Opening Day, er, Opening Night, of the 2008 Major League Baseball season gets underway at 3 a.m. PST; 6 a.m. EST this morning, and it's about time. The 2007-2008 off-season seemed to go on forever, especially being forced to watch the Atlanta Braves try to figure out how to replace Andruw Jones in center field.
Quick recap: they couldn't.
Why the ridiculous time for the season's first pitch? It seems Major League Baseball's resident genius leader, Commissioner Bud Selig, decided it's important to plant baseball's seeds of discovery in Japan, specifically Tokyo, to help develop international interest in the game.
Every year, MLB is becoming more and more of an international game, no doubt, with athletes from all over the world coming to the U.S to compete against the best ballplayers in the world. That makes Major League Baseball's championship match, The World Series, finally deserving of its moniker, if you look past the fact that the league has teams located in just two countries - the U.S. and Canada.
There is just one problem with Selig's idea to gain exposure for baseball by sending the Boston Red Sox and the Oakland Athletics to Tokyo to play two regular-season games to open the 2008 regular season ... baseball is already huge in Japan, and has been for years.
The Japanese operate their own major league called Nippon Professional Baseball (Puro Yakyū, or プロ野球 if you speak Japanese). It's only been around since, oh, I don't know, let's see, that would be ... 1950! (Professional baseball in Japan actually can be traced back to 1920, with the modern NPB officially forming 30 years later.)
Come on, Bud. Your intentions are great, but once again you've managed to make a boneheaded decision for MLB operations, making yourself look like a Keystone Kop-type of bumbling idiot and giving non-baseball-loving American sports fans more ammunition to rail against our national past-time (just like your decision to end the 2002 All-Star Game at Miller Park in Milwaukee after 11 innings by declaring it a tie, when both teams ran out of relief pitchers).
I wonder how this "false start" of sorts to the 2008 MLB season is going to affect the Red Sox and A's over the long haul? Granted, they are only playing two games in Tokyo (before returning to the states to play spring training exhibition games for another week and then playing their third game of the series in Oakland), but these games count.
What if the Red Sox and Yankees are embroiled in another bitter Eastern Division brawl for first place this September? If the Red Sox lose both games in Japan and end up two games behind the Yankees in the standings at the end of the regular season, the Tokyo Opening Day games will be to blame.
On a side note ...
Major League Baseball's Opening Day is a holiday for me, traditionally. When I had an employer, I either called in sick to work or scheduled a paid (personal) day off weeks in advance so I could stay home and watch games on TV all day. (I could squeeze in three full games, starting about 1 p.m. EST and ending close to midnight, when I had a TV subscription that offered the Major League Baseball Extra Innings package. Here in Oregon, Bend Broadband doesn't offer it, meaning I may be changing to DirecTV soon, but I digress ...)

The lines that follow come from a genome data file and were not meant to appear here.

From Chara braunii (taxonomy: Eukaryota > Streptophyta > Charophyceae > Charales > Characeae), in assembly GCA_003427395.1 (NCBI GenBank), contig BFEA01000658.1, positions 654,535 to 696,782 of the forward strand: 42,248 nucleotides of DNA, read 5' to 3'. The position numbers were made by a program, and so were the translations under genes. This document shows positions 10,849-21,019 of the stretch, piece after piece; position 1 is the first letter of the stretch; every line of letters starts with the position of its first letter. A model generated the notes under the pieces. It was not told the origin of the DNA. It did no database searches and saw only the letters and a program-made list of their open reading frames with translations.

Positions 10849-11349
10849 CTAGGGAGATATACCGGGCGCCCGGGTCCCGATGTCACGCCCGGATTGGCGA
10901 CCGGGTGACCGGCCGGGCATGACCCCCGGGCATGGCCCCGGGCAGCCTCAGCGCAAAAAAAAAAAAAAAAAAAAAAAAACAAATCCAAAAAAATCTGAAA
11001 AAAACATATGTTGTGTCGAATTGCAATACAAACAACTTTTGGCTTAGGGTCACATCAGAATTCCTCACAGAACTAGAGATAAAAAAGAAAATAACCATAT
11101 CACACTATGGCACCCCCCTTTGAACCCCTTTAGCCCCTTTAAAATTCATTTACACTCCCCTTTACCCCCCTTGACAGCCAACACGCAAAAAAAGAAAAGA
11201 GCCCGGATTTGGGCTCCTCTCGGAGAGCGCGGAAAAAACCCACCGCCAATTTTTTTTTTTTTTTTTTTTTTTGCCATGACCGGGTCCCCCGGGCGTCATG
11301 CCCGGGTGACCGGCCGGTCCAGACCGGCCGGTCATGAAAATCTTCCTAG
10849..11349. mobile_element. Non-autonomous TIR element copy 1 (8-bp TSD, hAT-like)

When I was married, my ex-wife and I both skipped out on work, spending all day drinking beer and barbecuing - pork shoulder, 12-hours, slow roasting North Carolina-style. When I was self-employed, I simply let voice mail field all my telephone calls and e-mail pick up correspondence, letting clients and/or editors know in advance that I was taking the day off "to deal with personal matters."
Thanks to Mr. Selig, though, my annual holiday will not take place on the "official" Opening Day. No doubt, I will be up at 3 a.m. to witness the first pitch from Tokyo (I'm betting it's fouled off) because I am that much of a baseball junkie. And I am excited that the Atlanta Braves will be in the first televised game on U.S. soil this Sunday night when they play the Washington Nationals in the new ballpark the Nats built in D.C.
But the first day every team plays their opener isn't until Monday, March 31. The good new is I still get to play hooky. The bad news is March 31 won't really be Opening Day.
As for the game being played a little less than an hour from this posting, it'll be cool to see Boston starting pitcher Dice-K (Diasuke Matsuzaka) play in his home country in front of the Japanese faithful. That guy is a rock star over there, and I hear the Japanese get rowdy at ball games, much like Europeans do at football (soccer) matches.
And now for some stats ... What would a baseball discussion be without 'em?
In Japan, Matsuzaka pitched for the Seibu Lions, debuting in 1999 in a win over the Nippon Ham Fighters (dig that team name). Thanks to the hype surrounding Dice-K following his kick-ass performance in the inaugural World Baseball Classic in 2006, the Red Sox set some kind of new record for greed by bidding $51.1 million just for the right to talk to him about playing in Boston. (Way to flash your wallet in Steinbrenner's face, Theo.)
Boston went on to sign Dice-K to a $52 million, six-year deal, and he had a pretty good "rookie" season in 2007, going 15-12 with 201 strikeouts while posting a so-so 4.40 earned run average. The Wagger has a good feeling Dice-K is going to break out this year, leaving his rookie MLB performance in the dust.
Anyway, here's to a fabulous, drama-filled 2008 Major League Baseball season ... and here's praying the Atlanta Braves can get past the Philadelphia Phillies and New York Mets to make it back to the World Series this year.
How about winning the Fall Classic this year boys?